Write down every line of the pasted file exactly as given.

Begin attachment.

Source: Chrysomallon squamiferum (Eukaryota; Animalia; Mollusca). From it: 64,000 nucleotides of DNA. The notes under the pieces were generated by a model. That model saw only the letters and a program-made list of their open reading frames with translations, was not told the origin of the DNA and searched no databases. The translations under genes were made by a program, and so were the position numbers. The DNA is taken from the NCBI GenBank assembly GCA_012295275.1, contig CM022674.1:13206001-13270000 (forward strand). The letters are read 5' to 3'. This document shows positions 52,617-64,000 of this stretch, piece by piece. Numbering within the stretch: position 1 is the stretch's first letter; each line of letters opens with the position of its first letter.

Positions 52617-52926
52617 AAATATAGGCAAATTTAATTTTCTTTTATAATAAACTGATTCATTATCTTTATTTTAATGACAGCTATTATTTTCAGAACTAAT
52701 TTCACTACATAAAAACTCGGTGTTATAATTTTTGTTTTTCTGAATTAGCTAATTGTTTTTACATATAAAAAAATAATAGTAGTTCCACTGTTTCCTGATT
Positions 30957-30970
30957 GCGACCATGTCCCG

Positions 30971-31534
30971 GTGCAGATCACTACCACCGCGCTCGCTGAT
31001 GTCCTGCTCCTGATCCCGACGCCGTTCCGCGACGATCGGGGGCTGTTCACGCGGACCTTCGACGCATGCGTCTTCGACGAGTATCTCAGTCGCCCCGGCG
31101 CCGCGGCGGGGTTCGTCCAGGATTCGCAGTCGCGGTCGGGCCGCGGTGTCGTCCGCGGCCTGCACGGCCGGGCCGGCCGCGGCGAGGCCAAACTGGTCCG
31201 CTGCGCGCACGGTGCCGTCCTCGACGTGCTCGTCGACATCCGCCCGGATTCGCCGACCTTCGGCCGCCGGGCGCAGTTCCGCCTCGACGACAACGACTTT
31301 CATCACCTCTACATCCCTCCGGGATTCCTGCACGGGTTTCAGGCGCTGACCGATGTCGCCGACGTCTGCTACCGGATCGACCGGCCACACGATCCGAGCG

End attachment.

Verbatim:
Source: Chrysomallon squamiferum (Eukaryota; Animalia; Mollusca). From it: 64,000 nucleotides of DNA. The notes under the pieces were generated by a model. That model saw only the letters and a program-made list of their open reading frames with translations, was not told the origin of the DNA and searched no databases. The translations under genes were made by a program, and so were the position numbers. The DNA is taken from the NCBI GenBank assembly GCA_012295275.1, contig CM022674.1:13206001-13270000 (forward strand). The letters are read 5' to 3'. This document shows positions 52,617-64,000 of this stretch, piece by piece. Numbering within the stretch: position 1 is the stretch's first letter; each line of letters opens with the position of its first letter.

Positions 52617-52926
52617 AAATATAGGCAAATTTAATTTTCTTTTATAATAAACTGATTCATTATCTTTATTTTAATGACAGCTATTATTTTCAGAACTAAT
52701 TTCACTACATAAAAACTCGGTGTTATAATTTTTGTTTTTCTGAATTAGCTAATTGTTTTTACATATAAAAAAATAATAGTAGTTCCACTGTTTCCTGATT
Positions 30957-30970
30957 GCGACCATGTCCCG

Positions 30971-31534
30971 GTGCAGATCACTACCACCGCGCTCGCTGAT
31001 GTCCTGCTCCTGATCCCGACGCCGTTCCGCGACGATCGGGGGCTGTTCACGCGGACCTTCGACGCATGCGTCTTCGACGAGTATCTCAGTCGCCCCGGCG
31101 CCGCGGCGGGGTTCGTCCAGGATTCGCAGTCGCGGTCGGGCCGCGGTGTCGTCCGCGGCCTGCACGGCCGGGCCGGCCGCGGCGAGGCCAAACTGGTCCG
31201 CTGCGCGCACGGTGCCGTCCTCGACGTGCTCGTCGACATCCGCCCGGATTCGCCGACCTTCGGCCGCCGGGCGCAGTTCCGCCTCGACGACAACGACTTT
31301 CATCACCTCTACATCCCTCCGGGATTCCTGCACGGGTTTCAGGCGCTGACCGATGTCGCCGACGTCTGCTACCGGATCGACCGGCCACACGATCCGAGCG